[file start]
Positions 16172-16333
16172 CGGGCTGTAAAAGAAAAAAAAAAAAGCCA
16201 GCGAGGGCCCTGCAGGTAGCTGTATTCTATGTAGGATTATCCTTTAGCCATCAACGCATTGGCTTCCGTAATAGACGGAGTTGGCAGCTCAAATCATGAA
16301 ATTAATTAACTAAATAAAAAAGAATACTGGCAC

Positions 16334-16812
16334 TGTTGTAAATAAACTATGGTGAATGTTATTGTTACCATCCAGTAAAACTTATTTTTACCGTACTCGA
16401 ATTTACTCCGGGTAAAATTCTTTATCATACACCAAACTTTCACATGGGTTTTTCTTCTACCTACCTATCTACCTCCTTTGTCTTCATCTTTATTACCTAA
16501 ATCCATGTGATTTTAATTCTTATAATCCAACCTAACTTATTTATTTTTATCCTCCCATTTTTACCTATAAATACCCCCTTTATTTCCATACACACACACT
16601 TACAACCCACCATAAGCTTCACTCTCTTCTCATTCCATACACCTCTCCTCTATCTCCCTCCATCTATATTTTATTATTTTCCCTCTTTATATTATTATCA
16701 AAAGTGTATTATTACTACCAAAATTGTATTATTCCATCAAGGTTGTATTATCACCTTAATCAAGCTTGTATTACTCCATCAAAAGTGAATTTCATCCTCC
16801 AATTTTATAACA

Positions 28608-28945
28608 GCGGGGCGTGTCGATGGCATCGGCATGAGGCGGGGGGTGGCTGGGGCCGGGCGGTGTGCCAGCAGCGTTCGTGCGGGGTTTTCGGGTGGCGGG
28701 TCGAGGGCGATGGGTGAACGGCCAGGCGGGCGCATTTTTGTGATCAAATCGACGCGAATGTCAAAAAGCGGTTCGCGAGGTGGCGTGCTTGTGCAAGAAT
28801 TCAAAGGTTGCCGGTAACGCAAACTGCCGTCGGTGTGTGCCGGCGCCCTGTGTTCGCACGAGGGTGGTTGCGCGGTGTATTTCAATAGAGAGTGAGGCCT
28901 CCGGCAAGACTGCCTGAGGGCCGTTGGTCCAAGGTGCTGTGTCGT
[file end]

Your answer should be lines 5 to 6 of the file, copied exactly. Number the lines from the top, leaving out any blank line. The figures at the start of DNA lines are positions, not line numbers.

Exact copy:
Positions 16334-16812
16334 TGTTGTAAATAAACTATGGTGAATGTTATTGTTACCATCCAGTAAAACTTATTTTTACCGTACTCGA